CHARLESTON, W.Va. (AP) — A West Virginia student was charged with causing a disruption at a middle school when he refused to remove a T-shirt that displayed the National Rifle Association’s logo and hunting rifle.
Jared Marcum, 14, said the shirt did not violate Logan Middle School’s dress code policy.
“I was surprised. It shocked me that the school didn’t know their own dress code and their own policy. I figured they would have known not to call me out on that shirt because there was nothing wrong with it,” Marcum said in a telephone interview.
Marcum’s stepfather, Allen Lardieri, said the youth was waiting in line in the school cafeteria Thursday when a teacher ordered the eighth-grader to remove the T-shirt or to turn it inside out.
Marcum said was sent to the office where he again refused the order.
“When the police came, I was still talking and telling them that this was wrong, that they cannot do this, it’s not against any school policy. The officer, he told me to sit down and be quiet. I said, ‘No, I’m exercising my right to free speech.’ I said it calmly,” he said.
Police charged him with disrupting an educational process and obstructing an officer, he said.
“The only disturbance was caused by the teacher. He raised his voice,” he said.
The Associated Press typically does not identify juveniles charged with crimes, but Marcum and his family wanted his name and case known.
A call to the Logan Police Department rang unanswered on Sunday and an automated message said the voice mail system was full.
Lardieri said Marcum wore the shirt during five class periods before he was ordered to remove it.
Logan County Schools’ dress code, which is posted on the school system’s website, prohibits clothing and accessories that display profanity, violence, discriminatory messages or sexually suggestive phrases. Clothing displaying advertisements for any alcohol, tobacco, or drug product also is prohibited.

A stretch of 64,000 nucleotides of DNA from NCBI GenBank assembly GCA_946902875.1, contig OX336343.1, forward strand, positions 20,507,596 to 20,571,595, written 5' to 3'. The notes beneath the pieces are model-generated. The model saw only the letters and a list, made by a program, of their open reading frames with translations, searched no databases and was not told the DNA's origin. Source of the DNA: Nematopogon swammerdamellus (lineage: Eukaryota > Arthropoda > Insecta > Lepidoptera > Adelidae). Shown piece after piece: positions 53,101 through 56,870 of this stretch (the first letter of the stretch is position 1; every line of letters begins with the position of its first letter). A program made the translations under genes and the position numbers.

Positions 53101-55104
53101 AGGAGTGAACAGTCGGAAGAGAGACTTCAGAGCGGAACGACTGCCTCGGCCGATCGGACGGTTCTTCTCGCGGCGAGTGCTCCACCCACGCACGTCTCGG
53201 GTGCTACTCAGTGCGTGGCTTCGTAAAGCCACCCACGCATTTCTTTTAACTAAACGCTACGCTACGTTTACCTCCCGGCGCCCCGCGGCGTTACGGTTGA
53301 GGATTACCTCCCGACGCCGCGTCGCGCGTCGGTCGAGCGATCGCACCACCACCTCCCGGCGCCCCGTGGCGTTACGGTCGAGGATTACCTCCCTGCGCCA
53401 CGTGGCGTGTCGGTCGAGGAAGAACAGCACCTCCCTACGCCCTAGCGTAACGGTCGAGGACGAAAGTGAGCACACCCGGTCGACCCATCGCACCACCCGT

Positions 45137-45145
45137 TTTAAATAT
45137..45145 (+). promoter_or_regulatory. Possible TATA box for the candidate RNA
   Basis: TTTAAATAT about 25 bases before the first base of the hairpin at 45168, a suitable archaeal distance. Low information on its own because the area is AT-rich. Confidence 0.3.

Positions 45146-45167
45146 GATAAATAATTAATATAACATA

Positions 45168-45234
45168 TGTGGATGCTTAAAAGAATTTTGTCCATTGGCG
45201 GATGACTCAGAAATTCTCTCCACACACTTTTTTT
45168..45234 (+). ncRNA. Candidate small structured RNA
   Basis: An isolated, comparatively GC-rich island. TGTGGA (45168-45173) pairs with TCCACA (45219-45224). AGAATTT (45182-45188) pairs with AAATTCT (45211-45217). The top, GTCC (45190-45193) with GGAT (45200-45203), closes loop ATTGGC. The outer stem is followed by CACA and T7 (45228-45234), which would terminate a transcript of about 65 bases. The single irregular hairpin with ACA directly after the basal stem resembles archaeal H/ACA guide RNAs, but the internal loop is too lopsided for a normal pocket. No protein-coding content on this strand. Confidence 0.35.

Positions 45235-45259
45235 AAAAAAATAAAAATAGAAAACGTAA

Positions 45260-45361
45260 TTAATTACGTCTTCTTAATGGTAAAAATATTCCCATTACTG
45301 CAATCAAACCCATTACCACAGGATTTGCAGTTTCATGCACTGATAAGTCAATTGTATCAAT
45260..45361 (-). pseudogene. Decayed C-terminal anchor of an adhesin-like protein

Their lawyer, Ben White, said that the T-shirt did not appear to violate any school policy.
“I just don’t understand why this teacher reacted the way he did,” said White, who said he asked school officials to preserve surveillance video of the cafeteria.
White said he planned to meet Monday with Principal Ernestine Sutherland.
A message left Sunday at a phone listing for an Ernestine Sutherland in Logan wasn’t immediately returned.
White said schools can place restrictions on students to prevent disruptions, but can’t take away their First Amendment right to free speech.
“If a teacher is telling you to do something that’s wrong, I don’t think you should follow it. But I also don’t think you need to do it in a disrespectful way,” he said, adding that he does not think Marcum was disrespectful.
White said he also wants to get the criminal charges dropped.